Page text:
Talking About Disability

Disability is an important aspect of diversity. Whether your child has a disability or not, he or she will share a school community with children who do. Our schools, like our world, are inclusive. That means students with and without disabilities are educated together to the greatest extent possible. Talking to children about disability can help them better understand themselves and their peers. You can find information here to help you get started.

Start the Conversation

Introduce the following concepts:
  • Different people have different abilities – everyone has strengths and also things that are hard for them.
  • We treat all people with respect regardless of their abilities.
  • “Disability” is when someone’s brain or body works in a way that may require tools or strategies to participate in the community.
  • Sometimes peoples’ brains or bodies need extra support to access things in our community.

Give Examples

Give your child examples of some difficulties people with disabilities may have. Share tools or strategies that may assist the person with that difficulty.

  • Someone who cannot see well may need glasses or books with large text.
  • Someone who cannot hear well may use sign language, hearing aids, or watch TV with closed captioning.
  • Someone who gets overwhelmed by lights or sounds might use headphones for a quieter environment, dim the lights to feel calm, or use a fidget or other toy to help them calm down.
  • Someone who has a learning disability or difficulty learning to read or write might use different types of instruction.
  • Someone who has a physical disability might use a wheelchair, a walker, ramps, or automatic doors.
  • Someone who has difficulty with staying calm might learn to how to stay calm with deep breathing or express how they are feeling.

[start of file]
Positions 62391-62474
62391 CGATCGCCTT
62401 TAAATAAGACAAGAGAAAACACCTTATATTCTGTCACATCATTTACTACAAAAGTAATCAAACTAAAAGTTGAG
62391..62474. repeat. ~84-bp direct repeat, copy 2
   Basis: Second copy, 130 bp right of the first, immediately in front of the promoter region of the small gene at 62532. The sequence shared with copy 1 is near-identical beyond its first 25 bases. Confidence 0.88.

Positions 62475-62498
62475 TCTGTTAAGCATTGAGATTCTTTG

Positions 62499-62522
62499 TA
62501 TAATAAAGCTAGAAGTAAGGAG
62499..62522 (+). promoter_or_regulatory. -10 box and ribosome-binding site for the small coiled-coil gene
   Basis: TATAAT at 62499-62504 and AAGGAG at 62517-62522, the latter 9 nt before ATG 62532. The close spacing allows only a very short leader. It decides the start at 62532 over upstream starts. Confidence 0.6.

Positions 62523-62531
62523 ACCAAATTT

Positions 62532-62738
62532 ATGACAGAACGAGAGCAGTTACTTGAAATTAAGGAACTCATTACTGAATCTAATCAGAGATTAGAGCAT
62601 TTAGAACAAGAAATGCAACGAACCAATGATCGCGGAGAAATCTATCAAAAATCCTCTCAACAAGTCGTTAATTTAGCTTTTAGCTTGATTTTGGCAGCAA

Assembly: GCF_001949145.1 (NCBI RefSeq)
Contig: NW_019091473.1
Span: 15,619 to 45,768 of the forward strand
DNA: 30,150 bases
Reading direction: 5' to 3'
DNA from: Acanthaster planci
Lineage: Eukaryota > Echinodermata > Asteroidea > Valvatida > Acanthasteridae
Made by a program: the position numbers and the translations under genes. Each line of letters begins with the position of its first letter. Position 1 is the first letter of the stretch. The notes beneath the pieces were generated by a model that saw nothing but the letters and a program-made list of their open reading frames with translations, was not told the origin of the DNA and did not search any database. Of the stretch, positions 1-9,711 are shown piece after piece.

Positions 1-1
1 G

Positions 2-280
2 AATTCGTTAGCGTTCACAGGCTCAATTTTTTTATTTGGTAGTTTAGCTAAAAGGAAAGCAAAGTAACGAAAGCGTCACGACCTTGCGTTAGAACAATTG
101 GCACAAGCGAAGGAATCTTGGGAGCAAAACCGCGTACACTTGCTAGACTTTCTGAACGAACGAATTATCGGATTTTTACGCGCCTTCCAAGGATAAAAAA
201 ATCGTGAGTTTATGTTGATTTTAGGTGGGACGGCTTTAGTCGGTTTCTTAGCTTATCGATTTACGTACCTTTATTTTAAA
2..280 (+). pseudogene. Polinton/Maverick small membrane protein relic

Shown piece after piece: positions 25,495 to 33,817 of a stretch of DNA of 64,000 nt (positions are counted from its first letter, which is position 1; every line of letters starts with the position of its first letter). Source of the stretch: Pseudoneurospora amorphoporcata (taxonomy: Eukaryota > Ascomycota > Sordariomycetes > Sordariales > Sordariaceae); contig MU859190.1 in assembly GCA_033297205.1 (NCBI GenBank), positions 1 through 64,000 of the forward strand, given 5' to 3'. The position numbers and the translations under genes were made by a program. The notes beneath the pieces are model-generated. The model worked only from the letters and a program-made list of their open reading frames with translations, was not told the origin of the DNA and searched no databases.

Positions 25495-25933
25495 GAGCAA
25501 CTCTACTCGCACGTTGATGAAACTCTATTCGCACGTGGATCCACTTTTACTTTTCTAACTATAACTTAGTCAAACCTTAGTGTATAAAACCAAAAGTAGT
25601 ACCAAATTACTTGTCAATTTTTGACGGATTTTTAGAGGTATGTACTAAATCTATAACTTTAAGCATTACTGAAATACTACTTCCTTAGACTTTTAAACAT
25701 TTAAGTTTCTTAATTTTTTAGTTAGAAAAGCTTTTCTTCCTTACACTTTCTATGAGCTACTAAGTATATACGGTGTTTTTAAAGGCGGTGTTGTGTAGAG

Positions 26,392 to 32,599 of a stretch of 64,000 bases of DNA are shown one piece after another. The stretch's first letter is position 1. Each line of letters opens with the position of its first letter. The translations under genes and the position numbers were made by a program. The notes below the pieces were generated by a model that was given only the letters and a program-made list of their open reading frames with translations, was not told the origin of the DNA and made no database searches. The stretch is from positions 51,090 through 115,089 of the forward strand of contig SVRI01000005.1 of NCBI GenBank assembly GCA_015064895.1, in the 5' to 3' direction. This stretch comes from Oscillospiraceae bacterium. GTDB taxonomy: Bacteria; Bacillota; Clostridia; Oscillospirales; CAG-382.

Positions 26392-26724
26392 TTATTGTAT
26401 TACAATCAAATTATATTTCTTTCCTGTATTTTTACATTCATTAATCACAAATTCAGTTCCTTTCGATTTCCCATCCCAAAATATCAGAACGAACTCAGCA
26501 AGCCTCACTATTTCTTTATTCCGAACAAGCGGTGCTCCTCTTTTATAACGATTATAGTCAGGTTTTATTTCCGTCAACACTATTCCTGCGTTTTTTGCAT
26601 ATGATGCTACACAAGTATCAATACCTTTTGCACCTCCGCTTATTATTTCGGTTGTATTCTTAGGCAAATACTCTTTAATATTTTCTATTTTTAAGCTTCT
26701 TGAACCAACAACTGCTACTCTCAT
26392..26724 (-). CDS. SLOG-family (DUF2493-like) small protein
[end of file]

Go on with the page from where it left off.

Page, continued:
• Someone who has difficulty making friends might have a lunch bunch or get extra help with making friends.

Other Ideas

  • Encourage your child to write about or draw pictures of tools that can help people with disabilities.
  • Tell your child to say hi and talk to their peers.
  • Remind your child that he or she can talk to the teacher about his or her needs and ask questions about peers.
  • Read a book with a character with a disability. Ask your child questions about the book:
    • What kinds of special tools or help does the character (use the character’s name) with a disability use? How is it helpful for them?
    • What do the other characters learn about the character with a disability throughout the story?
    • What are some examples of activities or interests that the character with a disability is able to participate in, regardless of their disability?
    • How could you be a friend to the character with a disability in the story? What do you have in common with them?

Recommended Children's Books

K-2 Reading Level

  • You Can Be a Friend by Tony and Lauren Dungy (physical disability)
  • My Brother Charlie by Holly Robinson Peete (autism spectrum disorder)
  • We’ll Paint the Octopus Red by Stephanie Stuve-Bodeen (Down syndrome)
  • Keep Your Ear on the Ball by Genevieve Petrillo (vision impairment)
  • Don’t Call Me Special by Pat Thomas (physical disability)

3-5 Reading Level

  • Rules by Cynthia Lord (autism spectrum disorder)
  • Thank you, Mr. Falker by Patricia Polacco (learning disability)

6-8 Reading Level

  • Out of My Mind by Sharon Draper (cerebral palsy)

9-12 Reading Level

  • Owning It: Stories about Teens with Disabilities edited by Donald Gallo
  • The Curious Incident of the Dog in the Night-Time by Mark Haddon (autism spectrum disorder)